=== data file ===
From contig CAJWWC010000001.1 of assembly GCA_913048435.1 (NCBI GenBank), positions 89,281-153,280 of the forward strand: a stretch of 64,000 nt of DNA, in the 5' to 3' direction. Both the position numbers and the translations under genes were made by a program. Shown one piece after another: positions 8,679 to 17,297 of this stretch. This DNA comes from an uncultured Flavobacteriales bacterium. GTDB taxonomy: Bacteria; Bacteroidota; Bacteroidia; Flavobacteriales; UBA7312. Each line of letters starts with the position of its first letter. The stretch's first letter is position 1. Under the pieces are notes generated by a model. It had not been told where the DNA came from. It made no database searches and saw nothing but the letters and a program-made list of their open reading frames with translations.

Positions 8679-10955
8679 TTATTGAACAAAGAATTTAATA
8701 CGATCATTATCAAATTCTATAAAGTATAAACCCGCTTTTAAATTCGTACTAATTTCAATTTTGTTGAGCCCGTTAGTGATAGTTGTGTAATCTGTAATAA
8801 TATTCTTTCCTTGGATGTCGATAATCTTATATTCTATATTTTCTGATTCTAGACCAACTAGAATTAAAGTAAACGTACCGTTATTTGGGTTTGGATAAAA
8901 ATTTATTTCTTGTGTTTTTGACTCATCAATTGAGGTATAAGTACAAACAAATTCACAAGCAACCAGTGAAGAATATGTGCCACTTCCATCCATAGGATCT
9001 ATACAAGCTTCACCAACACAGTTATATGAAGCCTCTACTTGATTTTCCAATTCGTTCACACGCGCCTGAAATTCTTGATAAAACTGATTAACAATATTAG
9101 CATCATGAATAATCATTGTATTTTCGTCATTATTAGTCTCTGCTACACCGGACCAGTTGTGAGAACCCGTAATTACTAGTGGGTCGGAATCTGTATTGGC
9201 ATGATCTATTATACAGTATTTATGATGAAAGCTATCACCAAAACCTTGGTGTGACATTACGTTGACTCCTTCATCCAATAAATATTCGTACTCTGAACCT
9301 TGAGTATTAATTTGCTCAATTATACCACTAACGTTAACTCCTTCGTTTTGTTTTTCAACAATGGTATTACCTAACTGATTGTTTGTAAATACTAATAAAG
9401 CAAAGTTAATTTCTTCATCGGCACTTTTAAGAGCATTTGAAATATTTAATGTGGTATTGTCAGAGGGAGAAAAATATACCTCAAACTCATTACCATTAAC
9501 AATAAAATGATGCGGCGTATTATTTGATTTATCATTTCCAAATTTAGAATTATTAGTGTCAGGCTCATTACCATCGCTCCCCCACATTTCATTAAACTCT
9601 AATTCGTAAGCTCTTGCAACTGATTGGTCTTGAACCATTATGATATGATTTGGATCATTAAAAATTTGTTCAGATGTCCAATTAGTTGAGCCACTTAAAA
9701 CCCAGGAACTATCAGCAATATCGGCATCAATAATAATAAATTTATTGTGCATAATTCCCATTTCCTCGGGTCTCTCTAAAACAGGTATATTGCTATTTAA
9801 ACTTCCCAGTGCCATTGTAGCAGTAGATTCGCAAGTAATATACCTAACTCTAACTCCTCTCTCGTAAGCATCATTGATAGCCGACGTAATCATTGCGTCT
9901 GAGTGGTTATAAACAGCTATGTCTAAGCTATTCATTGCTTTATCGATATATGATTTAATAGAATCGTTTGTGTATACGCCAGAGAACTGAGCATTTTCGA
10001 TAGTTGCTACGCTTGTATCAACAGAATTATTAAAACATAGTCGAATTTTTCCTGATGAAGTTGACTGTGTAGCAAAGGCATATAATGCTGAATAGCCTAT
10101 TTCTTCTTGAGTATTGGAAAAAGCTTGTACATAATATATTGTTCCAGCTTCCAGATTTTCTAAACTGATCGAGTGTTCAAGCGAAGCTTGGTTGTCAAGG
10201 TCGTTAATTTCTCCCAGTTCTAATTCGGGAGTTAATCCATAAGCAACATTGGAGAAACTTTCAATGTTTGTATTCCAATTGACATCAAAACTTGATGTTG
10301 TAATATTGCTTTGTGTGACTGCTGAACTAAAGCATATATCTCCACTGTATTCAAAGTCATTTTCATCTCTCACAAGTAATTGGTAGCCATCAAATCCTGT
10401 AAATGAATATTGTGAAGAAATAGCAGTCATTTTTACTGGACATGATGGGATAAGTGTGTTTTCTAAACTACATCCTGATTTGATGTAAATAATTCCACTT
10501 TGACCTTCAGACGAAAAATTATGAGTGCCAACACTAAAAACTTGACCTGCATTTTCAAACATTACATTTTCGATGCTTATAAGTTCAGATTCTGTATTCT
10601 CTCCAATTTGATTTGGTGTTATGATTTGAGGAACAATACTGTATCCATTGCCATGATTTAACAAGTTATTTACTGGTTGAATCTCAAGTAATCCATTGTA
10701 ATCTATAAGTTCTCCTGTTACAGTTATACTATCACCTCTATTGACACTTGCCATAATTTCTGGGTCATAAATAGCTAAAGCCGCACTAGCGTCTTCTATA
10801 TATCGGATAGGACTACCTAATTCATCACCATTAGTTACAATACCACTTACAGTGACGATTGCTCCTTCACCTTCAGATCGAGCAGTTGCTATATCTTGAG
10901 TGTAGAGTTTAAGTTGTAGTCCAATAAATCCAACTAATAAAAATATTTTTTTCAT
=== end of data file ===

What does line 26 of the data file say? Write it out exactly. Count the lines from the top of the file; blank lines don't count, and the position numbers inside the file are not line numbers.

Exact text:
10901 TGTAGAGTTTAAGTTGTAGTCCAATAAATCCAACTAATAAAAATATTTTTTTCAT